Sex on the brain – a tale of two studies
The issue of whether there are biological differences between male and female brains is a fraught one and an area where political positions or prior expectations seem to have a strong influence on the interpretation of scientific data. These trends are illustrated by two papers published in the last couple years, which, despite fairly comparable findings, were interpreted in almost polar opposite fashions.
Both studies found strong group differences between male and female brains, one in volume of brain areas, the other in structural connectivity. But the authors of one study went on to (over)interpret these group differences as the basis for sex differences in cognition, while the other downplayed them entirely and instead emphasised the inherent variability within genders to conclude that there was no such thing as a “male brain” or a “female brain”. Both received extensive coverage in the media, fuelled by the associated press releases, resulting in headlines making hilariously contradictory claims, even in the same newspaper!
The 2013 study was described with these headlines:
Brain Connectivity Study Reveals Striking Differences Between Men and Women
The hardwired difference between male and female brains could explain why men are 'better at map reading'
Male and female brains wired differently, scans reveal (The Guardian)
The 2015 study with these:
The brains of men and women aren’t really that different, study finds
Men are from Mars, women are from Venus? New brain study says not (The Guardian again!)
Let’s look at the more recent one first, to see what the data actually show and how they were analysed and interpreted. Daphna Joel and colleagues analysed MRI scans of 169 females and 112 males, and segmented them into 116 regions using a standard brain atlas. By analysing how much warping was required to map each brain onto a reference template, it was possible to compare the relative grey matter volume of all these regions across the two sexes. From this group comparison the 10 regions showing the largest sex differences were chosen for subsequent analyses.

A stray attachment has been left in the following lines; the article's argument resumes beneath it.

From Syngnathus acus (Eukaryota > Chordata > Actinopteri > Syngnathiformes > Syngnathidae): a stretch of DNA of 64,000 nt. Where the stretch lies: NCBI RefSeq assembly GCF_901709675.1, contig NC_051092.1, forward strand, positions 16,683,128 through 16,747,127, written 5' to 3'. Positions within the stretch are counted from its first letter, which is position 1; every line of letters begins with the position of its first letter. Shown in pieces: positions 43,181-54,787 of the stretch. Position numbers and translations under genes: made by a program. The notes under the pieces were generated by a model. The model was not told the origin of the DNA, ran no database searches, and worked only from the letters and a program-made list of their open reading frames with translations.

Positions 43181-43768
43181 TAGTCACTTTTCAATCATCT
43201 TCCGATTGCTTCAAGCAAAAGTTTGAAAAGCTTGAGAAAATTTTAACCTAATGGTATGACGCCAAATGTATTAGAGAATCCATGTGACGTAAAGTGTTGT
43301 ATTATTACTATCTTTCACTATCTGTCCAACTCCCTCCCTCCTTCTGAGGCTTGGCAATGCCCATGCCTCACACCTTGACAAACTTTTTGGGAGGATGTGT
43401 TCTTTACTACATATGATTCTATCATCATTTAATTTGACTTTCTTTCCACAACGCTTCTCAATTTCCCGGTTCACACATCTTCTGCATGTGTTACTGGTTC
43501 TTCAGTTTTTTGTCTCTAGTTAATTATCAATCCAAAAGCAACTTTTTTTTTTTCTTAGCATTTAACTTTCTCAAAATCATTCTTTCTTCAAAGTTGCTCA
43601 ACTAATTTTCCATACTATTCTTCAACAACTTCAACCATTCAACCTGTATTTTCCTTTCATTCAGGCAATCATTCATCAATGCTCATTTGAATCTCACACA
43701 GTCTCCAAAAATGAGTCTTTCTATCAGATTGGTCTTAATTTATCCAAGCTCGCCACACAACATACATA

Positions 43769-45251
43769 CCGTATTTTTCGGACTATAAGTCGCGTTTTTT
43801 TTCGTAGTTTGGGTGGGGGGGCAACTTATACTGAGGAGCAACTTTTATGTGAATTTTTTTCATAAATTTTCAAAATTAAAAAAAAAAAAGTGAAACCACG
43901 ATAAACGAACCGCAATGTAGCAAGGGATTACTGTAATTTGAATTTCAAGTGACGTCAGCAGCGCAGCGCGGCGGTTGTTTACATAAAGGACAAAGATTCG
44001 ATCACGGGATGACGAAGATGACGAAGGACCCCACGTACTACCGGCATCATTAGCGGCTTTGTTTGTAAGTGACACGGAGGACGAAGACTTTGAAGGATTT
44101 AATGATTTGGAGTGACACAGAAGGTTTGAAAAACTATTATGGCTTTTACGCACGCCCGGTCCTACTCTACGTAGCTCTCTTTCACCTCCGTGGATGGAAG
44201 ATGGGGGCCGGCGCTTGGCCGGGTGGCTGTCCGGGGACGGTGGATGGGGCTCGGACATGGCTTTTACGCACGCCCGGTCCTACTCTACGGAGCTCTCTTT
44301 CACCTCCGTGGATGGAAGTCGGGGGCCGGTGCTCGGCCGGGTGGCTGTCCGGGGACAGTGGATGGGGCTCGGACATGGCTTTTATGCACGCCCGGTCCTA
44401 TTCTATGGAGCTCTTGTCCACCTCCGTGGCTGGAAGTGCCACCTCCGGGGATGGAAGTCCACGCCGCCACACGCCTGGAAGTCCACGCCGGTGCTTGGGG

So far, so good: the primary finding is that there are statistically significant group differences between males and females in grey matter volume across many brain regions. That’s nothing new – a recent meta-analysis of 167 studies confirms consistent group sex differences in many brain areas between men and women
The authors went on, however, to ask what could have been a more interesting question: across those 10 regions, how “male” or “female” were the structures of individual brains? This is where the subjectivity comes in – there are many ways to analyse these data and the authors chose arguably the most simplistic and extreme one, which enabled them to draw the conclusion that male and female brains are not categorically different.
They report that: “35% percent of brains showed substantial variability, and only 6% of brains were internally consistent”. Importantly they chose to classify only those subjects showing extreme male or female values for all 10 regions as “internally consistent”. A quick look at panel E of the figure below shows that while such brains may indeed be rare, most of the female brains showed a mostly female pattern (lots of pink) while most of the male brains showed a mostly male pattern (lots of blue – don’t blame me, I didn’t pick the colours!).
There is, in fact, nothing at all surprising in their finding of substantial variability within individuals. To explain why, consider the distributions for height for males and females.These distributions are very wide and mostly overlapping but there is a strong and consistent group difference in the mean – the distribution for males is shifted to the right. For any individual, however, knowing their sex gives almost no predictive power for how tall they are. What the group difference does suggest is the following: if I know how tall a particular woman is, I can say that if she had been a man (but was genetically otherwise identical) she would probably have been a little taller than that. She may happen to fall at the low or high end of the overall spectrum for other reasons, but that prediction remains the same. The existence of the group difference does not suggest that all males should be at the extreme “male” end of the height distribution or they’re not really very manly at all. That would be true if all other things were equal, but they’re not equal, and those other variations, which have nothing to do with sex, have a much bigger effect on final height than the sex effect does.